PSMA PET/CT Reveals that NCCN High-risk Prostate Cancer is No Longer High-risk Localized Disease
Ting Martin Ma, MD, PhD
by Daniel Spratt, MD, University of Michigan
The Will Rogers effect is prevalent across oncology but may be greatest in prostate cancer. With the wide spread use of PSA testing in the 1990s, the continual refinements of Gleason grading and the imaging expansion from CT, bone scan and MRI to now PSMA PET/CT, we have an unprecedented redistribution of what it means to be localized vs. metastatic today. Currently, the only imaging required for staging of high-risk prostate cancer is a CT (typically of the abdomen and pelvis) and a technetium bone scan.
PSMA PET/CT imaging has exploded around the world due to its much higher sensitivity and specificity compared to conventional imaging. However, the United States remains without FDA approval for this agent at the time of this article’s writing. Fortunately, based on clinical trials led out of UCLA, UCSF and other centers, I am hopeful that these molecular imaging modalities can soon be added to our toolbox to better personalize our treatments.
Representing the team out of UCLA, Ting Martin Ma, MD, PhD, presents important data in Impact of 68Ga-PSMA-11 PET/CT on Initial Staging of High-Risk Prostate Cancer Patients: Post-Hoc Analysis of a Prospective Single Center Experience on the staging impact of PSMA PET/CT in men with NCCN high-risk prostate cancer. They demonstrated that the PSMA PET/CT identified 19.7% of patients with regional PET positive nodal disease, and 9.4% with metastatic disease on PET/CT. Although these sites were not uniformly biopsy-proven sites of metastatic disease, it is probable that, based on prior data, 85-98% of these lesions are likely to be prostate cancer. Furthermore, they demonstrated that clinicopathologic variables, notably grade group 5 (Gleason Score 9-10) and >50% of biopsy cores being involved with cancer predicted for non-localized prostate cancer.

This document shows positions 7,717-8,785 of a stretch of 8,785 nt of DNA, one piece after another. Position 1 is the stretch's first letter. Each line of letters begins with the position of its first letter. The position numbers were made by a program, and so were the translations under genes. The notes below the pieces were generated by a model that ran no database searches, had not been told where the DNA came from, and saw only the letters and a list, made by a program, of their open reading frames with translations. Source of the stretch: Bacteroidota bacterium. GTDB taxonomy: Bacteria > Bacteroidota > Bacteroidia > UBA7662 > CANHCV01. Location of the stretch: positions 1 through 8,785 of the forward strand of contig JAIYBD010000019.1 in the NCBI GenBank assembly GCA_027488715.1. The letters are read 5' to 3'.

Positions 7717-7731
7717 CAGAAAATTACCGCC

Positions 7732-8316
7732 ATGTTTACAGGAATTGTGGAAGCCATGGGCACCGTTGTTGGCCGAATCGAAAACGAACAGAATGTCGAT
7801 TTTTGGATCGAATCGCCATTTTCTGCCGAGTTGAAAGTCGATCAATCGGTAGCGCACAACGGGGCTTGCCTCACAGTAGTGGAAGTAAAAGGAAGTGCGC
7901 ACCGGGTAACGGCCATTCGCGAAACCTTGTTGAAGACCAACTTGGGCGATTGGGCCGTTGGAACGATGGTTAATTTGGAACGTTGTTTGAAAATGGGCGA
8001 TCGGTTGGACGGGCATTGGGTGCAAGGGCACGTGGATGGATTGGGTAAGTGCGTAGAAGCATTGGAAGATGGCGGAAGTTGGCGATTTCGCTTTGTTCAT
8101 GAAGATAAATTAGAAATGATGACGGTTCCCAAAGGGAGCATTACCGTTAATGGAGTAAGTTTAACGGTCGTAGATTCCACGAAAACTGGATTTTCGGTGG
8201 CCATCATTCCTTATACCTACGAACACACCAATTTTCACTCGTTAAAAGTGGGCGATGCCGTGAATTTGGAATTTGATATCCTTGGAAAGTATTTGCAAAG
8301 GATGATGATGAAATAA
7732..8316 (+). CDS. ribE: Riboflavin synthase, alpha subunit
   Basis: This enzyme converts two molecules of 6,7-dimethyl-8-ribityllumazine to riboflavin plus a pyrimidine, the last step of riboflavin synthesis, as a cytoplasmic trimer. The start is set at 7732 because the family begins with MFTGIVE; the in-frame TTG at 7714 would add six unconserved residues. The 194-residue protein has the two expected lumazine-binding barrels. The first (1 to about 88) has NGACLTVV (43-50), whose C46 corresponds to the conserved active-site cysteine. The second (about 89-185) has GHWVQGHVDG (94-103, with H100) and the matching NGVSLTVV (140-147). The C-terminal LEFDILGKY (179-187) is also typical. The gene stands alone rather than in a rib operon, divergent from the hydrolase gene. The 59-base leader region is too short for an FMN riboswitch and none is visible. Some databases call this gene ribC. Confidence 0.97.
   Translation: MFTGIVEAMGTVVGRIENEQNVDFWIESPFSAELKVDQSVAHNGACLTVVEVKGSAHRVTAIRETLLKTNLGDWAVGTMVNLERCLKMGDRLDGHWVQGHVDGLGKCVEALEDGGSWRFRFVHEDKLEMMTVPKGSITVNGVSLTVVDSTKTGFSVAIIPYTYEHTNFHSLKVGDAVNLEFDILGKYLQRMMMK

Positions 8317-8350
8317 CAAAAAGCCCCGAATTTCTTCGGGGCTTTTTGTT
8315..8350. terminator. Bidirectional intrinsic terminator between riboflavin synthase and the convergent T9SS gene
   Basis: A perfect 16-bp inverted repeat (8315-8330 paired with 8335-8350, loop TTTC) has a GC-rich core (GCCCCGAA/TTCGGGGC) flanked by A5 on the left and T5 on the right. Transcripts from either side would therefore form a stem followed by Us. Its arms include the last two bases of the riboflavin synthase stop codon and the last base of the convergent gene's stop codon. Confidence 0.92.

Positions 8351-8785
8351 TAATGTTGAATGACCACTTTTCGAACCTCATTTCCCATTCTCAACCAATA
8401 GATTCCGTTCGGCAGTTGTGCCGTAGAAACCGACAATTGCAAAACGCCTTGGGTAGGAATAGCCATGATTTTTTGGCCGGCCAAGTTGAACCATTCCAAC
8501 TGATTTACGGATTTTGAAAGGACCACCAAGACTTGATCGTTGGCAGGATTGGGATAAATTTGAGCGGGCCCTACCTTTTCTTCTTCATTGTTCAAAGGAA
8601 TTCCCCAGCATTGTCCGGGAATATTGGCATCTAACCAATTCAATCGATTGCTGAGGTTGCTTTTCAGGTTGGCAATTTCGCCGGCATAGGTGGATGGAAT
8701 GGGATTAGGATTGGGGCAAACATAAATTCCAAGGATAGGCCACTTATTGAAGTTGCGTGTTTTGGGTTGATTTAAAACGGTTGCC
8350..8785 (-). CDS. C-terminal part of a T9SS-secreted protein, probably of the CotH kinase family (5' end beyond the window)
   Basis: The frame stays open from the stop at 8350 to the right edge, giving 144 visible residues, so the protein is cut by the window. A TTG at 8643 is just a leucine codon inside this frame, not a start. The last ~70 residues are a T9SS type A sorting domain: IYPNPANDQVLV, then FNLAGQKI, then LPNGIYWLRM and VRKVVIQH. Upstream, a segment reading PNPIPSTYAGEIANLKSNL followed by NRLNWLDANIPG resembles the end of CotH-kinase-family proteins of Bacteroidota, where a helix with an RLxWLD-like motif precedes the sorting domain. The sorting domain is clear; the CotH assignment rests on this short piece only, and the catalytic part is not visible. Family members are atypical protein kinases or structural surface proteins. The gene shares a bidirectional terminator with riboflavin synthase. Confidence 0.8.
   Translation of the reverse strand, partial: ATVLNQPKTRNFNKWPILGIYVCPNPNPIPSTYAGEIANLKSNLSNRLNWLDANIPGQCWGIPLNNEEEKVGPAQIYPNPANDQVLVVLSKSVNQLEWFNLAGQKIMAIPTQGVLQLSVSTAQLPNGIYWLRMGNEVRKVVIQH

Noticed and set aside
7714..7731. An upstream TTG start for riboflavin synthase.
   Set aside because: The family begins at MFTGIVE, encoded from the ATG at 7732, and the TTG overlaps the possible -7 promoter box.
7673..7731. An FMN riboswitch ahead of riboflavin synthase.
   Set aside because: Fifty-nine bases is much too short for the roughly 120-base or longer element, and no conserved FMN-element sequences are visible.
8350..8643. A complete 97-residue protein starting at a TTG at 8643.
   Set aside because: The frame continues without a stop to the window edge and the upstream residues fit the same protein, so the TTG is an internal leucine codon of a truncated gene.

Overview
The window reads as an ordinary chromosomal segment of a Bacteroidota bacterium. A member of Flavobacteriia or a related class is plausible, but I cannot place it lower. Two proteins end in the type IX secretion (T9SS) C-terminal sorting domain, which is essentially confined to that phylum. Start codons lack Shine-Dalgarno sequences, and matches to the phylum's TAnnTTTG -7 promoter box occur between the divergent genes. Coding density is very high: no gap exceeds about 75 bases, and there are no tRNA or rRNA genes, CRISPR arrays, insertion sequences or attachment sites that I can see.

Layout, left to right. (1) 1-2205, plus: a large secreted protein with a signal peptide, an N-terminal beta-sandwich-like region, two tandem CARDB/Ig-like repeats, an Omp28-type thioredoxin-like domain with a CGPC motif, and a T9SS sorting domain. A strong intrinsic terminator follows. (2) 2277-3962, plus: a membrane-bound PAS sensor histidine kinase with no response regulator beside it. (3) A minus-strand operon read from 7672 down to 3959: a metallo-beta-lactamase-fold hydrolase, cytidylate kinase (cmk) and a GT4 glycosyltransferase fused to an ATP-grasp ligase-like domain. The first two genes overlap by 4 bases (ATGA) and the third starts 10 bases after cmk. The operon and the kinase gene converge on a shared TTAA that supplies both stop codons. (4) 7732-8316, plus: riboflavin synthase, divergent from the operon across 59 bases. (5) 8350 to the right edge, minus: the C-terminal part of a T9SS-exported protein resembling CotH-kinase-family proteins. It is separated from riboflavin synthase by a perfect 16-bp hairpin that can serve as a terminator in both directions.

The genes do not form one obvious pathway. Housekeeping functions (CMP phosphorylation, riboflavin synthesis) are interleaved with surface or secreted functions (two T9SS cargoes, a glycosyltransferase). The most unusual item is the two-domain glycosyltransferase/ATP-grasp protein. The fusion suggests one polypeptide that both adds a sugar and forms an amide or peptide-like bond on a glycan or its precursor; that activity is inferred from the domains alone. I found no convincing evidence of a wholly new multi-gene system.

The implications of this data are thought provoking. Currently, based on trials such as RTOG 9202, it is estimated that 15-20% of men with high-risk prostate cancer will develop metastatic disease with long-term follow-up. It remains highly suggestive and probable that many of these men likely harbored pre-existing regional or metastatic disease that now can be, in part, detected by PSMA PET/CT. So, the question remains for men with no evidence of N1 or M1 disease on PSMA PET/CT, what is their natural history with current standard of care therapy? No one knows yet. Additionally, for patients with nodal or distant disease only on PSMA PET/CT, it remains unclear if they should be treated like a de novo mHSPC patient with androgen deprivation therapy (ADT), next-generation AR-signaling inhibition or chemotherapy, and treatment of the primary.
What is perplexing about this data is that the UCLA group has previously suggested that grade group 5 patients benefit the most from local dose escalation to the prostate gland. This is interesting, given their current findings demonstrate that nearly 30% of patients with grade group 5 disease have regional or distant metastatic disease. Clearly, we continue to have a lot to understand about how best to manage PSMA PET/CT detected N1 or M1 disease.
Impact of 68Ga-PSMA-11 PET/CT on Initial Staging of High-Risk Prostate Cancer Patients: Post-Hoc Analysis of a Prospective Single Center Experience was released onDemand on Sunday, October 25 in the Science Center, as part of Scientific session (SS) 09.
Published on: October 26, 2020